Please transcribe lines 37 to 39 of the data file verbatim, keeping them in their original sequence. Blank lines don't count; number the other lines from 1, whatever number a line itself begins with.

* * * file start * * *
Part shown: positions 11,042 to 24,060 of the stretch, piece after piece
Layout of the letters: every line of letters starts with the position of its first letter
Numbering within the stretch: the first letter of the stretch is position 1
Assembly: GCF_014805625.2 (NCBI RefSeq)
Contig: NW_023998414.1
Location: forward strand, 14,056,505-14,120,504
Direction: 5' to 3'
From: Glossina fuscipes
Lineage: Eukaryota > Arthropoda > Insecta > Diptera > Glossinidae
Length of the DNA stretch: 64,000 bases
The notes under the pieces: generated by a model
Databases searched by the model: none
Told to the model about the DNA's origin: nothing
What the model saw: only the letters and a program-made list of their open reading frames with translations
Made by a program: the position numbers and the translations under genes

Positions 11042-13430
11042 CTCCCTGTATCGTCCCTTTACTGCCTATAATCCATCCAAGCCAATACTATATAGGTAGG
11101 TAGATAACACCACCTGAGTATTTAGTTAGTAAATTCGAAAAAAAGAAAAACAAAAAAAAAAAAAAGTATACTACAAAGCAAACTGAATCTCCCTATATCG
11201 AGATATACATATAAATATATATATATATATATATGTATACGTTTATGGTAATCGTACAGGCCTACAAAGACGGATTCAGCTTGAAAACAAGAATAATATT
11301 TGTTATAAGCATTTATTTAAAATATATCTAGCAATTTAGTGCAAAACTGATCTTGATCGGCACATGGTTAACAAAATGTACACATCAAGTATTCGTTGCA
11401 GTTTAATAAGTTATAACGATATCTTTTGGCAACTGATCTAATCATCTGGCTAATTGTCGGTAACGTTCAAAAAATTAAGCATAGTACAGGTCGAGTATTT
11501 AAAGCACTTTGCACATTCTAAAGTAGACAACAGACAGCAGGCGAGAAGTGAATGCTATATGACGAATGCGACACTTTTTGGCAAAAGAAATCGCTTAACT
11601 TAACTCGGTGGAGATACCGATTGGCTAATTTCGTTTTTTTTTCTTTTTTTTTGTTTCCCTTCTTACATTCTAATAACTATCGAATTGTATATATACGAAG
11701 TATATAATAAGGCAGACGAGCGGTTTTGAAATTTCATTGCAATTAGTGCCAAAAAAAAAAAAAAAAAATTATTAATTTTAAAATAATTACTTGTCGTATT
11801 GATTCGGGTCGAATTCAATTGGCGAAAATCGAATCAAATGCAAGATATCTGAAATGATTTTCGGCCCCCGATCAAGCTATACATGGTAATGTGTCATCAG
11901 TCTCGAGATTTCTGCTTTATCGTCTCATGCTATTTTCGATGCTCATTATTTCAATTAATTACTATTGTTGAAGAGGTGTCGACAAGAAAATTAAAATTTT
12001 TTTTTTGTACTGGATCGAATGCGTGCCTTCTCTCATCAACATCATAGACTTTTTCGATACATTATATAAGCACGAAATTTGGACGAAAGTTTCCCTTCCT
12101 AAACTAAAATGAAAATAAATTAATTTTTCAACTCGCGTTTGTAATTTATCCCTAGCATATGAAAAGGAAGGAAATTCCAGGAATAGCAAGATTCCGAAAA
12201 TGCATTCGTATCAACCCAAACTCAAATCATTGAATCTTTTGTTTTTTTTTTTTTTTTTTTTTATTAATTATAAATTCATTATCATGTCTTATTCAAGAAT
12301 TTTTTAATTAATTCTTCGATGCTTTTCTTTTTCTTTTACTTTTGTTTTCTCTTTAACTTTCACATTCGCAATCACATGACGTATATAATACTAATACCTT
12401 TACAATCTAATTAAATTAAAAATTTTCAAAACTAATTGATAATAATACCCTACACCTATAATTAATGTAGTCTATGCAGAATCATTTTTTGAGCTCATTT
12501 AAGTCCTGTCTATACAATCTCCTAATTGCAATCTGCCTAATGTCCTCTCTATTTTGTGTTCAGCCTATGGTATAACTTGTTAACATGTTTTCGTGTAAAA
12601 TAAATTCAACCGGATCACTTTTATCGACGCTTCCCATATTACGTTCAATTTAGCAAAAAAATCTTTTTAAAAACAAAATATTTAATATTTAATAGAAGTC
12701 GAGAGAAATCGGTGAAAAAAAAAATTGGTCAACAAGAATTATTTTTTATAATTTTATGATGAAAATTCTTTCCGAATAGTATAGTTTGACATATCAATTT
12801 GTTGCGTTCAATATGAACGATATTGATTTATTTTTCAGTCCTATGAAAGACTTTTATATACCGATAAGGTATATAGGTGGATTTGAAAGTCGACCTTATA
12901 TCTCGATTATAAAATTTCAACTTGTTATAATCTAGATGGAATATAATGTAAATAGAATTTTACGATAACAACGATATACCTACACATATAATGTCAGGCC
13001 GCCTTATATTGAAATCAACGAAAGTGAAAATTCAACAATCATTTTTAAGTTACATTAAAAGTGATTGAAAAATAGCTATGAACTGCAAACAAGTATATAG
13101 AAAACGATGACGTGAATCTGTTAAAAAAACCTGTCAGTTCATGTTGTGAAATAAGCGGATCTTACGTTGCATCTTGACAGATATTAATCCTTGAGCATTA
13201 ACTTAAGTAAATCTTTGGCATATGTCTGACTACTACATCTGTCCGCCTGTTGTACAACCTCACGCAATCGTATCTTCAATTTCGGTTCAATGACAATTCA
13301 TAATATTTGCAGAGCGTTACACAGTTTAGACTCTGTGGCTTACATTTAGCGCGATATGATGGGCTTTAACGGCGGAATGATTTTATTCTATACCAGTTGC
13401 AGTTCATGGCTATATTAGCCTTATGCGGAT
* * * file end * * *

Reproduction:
13001 GCCTTATATTGAAATCAACGAAAGTGAAAATTCAACAATCATTTTTAAGTTACATTAAAAGTGATTGAAAAATAGCTATGAACTGCAAACAAGTATATAG
13101 AAAACGATGACGTGAATCTGTTAAAAAAACCTGTCAGTTCATGTTGTGAAATAAGCGGATCTTACGTTGCATCTTGACAGATATTAATCCTTGAGCATTA
13201 ACTTAAGTAAATCTTTGGCATATGTCTGACTACTACATCTGTCCGCCTGTTGTACAACCTCACGCAATCGTATCTTCAATTTCGGTTCAATGACAATTCA